Moving to London for postgraduate studies was the time when I reaped the rewards of so many years of hard work. I was looking for this moment with a lot of enthusiasm and I was moving to this city with the thought that I need to excel in my studies but also enjoy every opportunity that the University and the city has to offer. Thanks to my uncle and aunt living in the UK, my transition to London was smooth as they helped me to settle in. When I was fully independent, a good planning always helped to manage my time between studies, household chores and physical exercise.

More than surprised, I was rather impressed by how technology has penetrated in every field and eased the lives of people in the UK. From banking transactions and payments to online shopping to the transport system, technology was present everywhere and enabled me to save a lot of time. It might sound crazy, but I really loved ordering products from Amazon.

Do you have any particular fond memories from your time at Queen Mary you would like to share?

The best times I have spent at Queen Mary are those with my FRIENDS. I met people from around the globe and always enjoyed moments of cultural exchange. I soon connected with some amazing people with whom I shared most of my “out-of-study” time. From cooking to shopping to praying to going on trips and dinners to watching movies to clubbing – I did them all with my friends. London would never have been the same without them. Even if today we are miles apart, I am blessed and grateful that they still stand by my side.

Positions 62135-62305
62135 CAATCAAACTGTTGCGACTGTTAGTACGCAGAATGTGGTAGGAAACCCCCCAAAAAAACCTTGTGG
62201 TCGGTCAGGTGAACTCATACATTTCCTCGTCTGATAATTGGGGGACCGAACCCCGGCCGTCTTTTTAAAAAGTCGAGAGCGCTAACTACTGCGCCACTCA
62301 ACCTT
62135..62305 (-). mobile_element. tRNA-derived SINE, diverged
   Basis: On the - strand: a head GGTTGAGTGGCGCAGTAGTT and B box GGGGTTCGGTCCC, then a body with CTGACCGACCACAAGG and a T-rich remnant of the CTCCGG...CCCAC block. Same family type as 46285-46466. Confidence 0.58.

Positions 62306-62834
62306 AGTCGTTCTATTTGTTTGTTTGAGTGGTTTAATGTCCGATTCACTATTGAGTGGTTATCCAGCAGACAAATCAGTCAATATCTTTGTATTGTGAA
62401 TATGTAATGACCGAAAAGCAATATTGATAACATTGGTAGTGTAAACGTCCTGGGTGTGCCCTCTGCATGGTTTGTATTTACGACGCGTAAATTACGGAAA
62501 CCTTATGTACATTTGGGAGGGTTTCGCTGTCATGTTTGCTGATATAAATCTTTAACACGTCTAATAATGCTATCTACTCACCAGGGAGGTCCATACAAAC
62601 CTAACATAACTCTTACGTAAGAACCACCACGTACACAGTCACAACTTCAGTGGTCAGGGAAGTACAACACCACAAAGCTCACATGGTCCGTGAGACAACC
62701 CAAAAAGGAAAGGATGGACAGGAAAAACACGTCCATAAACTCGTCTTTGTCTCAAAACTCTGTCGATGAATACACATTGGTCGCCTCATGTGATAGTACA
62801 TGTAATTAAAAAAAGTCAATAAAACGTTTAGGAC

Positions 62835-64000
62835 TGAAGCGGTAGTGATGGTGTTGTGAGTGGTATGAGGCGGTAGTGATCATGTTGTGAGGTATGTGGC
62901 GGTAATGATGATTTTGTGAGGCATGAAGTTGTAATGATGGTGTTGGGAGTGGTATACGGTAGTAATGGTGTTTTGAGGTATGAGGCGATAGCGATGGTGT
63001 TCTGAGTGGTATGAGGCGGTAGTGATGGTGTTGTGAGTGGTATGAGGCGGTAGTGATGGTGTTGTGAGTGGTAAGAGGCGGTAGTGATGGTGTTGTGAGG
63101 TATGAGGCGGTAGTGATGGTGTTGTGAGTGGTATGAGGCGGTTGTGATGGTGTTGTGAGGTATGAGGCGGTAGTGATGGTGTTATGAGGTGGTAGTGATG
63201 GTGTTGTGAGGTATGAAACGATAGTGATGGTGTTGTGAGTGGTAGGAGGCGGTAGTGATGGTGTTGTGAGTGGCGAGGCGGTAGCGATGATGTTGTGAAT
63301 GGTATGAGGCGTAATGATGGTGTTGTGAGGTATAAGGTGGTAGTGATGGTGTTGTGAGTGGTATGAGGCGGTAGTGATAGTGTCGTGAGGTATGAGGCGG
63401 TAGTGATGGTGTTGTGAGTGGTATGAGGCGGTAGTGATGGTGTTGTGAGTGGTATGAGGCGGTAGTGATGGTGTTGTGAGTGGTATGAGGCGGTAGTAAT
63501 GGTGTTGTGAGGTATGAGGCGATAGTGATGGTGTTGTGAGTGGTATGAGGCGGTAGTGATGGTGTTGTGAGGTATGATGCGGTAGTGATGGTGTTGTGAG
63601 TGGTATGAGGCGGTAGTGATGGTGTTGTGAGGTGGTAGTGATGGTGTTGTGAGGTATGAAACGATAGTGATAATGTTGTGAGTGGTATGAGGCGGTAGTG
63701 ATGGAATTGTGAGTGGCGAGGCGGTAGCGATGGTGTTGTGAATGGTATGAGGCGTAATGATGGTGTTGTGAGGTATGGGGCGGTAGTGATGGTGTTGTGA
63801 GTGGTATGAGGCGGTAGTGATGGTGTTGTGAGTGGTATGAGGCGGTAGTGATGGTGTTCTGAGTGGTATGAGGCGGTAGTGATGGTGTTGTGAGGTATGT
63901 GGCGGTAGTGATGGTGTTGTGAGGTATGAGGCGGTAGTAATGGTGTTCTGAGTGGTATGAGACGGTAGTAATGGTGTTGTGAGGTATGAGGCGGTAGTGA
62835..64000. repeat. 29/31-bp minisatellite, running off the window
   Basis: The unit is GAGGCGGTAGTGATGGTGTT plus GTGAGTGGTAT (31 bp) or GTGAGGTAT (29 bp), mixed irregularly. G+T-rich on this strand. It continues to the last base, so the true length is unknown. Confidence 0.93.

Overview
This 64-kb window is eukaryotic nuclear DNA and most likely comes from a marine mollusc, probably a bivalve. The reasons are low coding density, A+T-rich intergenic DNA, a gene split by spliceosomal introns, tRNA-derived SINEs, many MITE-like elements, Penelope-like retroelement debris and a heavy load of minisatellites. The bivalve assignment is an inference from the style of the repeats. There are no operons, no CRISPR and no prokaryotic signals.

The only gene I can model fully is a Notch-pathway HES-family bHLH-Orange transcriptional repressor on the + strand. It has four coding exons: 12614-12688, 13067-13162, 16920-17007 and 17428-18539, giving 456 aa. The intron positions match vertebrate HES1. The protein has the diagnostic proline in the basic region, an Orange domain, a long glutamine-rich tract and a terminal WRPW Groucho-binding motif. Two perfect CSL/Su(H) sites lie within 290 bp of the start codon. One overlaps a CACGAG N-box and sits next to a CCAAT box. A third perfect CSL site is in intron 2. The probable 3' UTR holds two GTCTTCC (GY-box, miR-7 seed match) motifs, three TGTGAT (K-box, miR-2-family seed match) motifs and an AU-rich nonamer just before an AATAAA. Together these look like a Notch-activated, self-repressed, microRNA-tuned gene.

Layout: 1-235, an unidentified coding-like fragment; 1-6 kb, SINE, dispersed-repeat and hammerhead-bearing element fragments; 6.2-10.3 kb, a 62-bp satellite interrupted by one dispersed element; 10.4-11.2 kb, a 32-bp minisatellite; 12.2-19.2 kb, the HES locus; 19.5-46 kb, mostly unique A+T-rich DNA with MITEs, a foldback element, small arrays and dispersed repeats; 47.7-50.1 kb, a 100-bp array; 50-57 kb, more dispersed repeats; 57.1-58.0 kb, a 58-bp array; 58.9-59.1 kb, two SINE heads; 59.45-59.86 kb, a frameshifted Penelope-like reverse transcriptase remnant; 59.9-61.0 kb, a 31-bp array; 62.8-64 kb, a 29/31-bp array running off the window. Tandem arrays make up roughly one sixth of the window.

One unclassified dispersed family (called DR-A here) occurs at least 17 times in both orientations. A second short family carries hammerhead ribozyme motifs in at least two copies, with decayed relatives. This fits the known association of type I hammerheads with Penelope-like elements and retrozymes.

I understand you had some difficulties with your mental health whilst you were studying, how did you manage to improve this?

My journey in London was one with lots of ups and downs especially on the emotional side. Managing everything alone can at times be very tedious and when the pressure builds on, it becomes difficult to put everything back into place. Indeed, never did I imagine that I would suffer from mental breakdown prior to my exams as the study load was enormous and time was limited. I was nonetheless able to overcome this dark phase of my life by talking to people who I know would always give me the correct advice and guidance. The most efficient way to overcome a mental breakdown is by speaking it out to someone who can lift you out of this situation.

What advice would you give a current student or recent graduate considering their career options?